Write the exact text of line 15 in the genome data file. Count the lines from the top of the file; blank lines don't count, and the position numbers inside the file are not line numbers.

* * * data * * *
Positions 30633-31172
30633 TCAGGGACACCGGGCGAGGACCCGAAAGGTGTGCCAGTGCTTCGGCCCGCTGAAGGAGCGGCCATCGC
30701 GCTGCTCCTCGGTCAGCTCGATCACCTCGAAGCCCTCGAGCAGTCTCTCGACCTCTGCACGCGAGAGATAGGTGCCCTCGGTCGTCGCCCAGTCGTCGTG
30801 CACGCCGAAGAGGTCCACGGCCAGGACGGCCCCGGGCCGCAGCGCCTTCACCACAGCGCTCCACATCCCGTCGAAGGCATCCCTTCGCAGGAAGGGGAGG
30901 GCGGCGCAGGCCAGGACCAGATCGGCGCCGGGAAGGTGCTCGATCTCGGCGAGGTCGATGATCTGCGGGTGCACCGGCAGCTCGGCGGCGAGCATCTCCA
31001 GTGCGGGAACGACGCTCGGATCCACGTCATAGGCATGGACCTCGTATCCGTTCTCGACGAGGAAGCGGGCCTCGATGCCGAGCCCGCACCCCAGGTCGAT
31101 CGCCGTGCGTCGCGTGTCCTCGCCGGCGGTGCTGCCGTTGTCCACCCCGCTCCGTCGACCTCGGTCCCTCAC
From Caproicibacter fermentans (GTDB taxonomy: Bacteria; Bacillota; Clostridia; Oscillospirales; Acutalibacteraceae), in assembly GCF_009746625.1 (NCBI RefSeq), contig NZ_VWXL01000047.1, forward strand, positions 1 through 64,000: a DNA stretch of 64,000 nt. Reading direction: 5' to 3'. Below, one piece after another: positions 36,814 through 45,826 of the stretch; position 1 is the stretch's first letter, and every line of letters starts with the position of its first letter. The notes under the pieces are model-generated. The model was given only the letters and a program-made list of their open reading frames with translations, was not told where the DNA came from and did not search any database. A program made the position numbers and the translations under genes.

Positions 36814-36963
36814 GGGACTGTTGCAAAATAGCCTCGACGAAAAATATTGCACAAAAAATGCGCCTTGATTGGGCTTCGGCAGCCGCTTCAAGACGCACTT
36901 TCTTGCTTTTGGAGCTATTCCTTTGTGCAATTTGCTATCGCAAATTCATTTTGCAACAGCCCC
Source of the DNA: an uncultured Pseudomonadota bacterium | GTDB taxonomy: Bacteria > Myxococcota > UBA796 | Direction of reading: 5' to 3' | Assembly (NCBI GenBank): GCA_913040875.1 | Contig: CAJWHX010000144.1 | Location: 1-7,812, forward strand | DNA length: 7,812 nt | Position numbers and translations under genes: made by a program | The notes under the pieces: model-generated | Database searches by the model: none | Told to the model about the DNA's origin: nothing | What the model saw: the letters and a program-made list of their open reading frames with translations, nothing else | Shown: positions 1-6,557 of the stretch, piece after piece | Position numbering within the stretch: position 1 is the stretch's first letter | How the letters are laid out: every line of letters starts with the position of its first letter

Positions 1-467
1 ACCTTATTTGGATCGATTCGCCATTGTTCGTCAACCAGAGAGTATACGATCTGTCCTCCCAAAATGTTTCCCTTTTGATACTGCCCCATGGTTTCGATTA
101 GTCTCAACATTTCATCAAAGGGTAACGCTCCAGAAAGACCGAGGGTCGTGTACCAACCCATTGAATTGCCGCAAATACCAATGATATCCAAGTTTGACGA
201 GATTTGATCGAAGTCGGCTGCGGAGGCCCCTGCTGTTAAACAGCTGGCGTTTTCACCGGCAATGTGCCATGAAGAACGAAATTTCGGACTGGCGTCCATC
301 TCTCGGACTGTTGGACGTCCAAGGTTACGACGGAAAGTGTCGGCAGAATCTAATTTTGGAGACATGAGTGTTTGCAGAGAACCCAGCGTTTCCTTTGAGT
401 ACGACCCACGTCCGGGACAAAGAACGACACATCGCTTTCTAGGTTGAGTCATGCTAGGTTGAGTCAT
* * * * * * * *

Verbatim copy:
101 GTCTCAACATTTCATCAAAGGGTAACGCTCCAGAAAGACCGAGGGTCGTGTACCAACCCATTGAATTGCCGCAAATACCAATGATATCCAAGTTTGACGA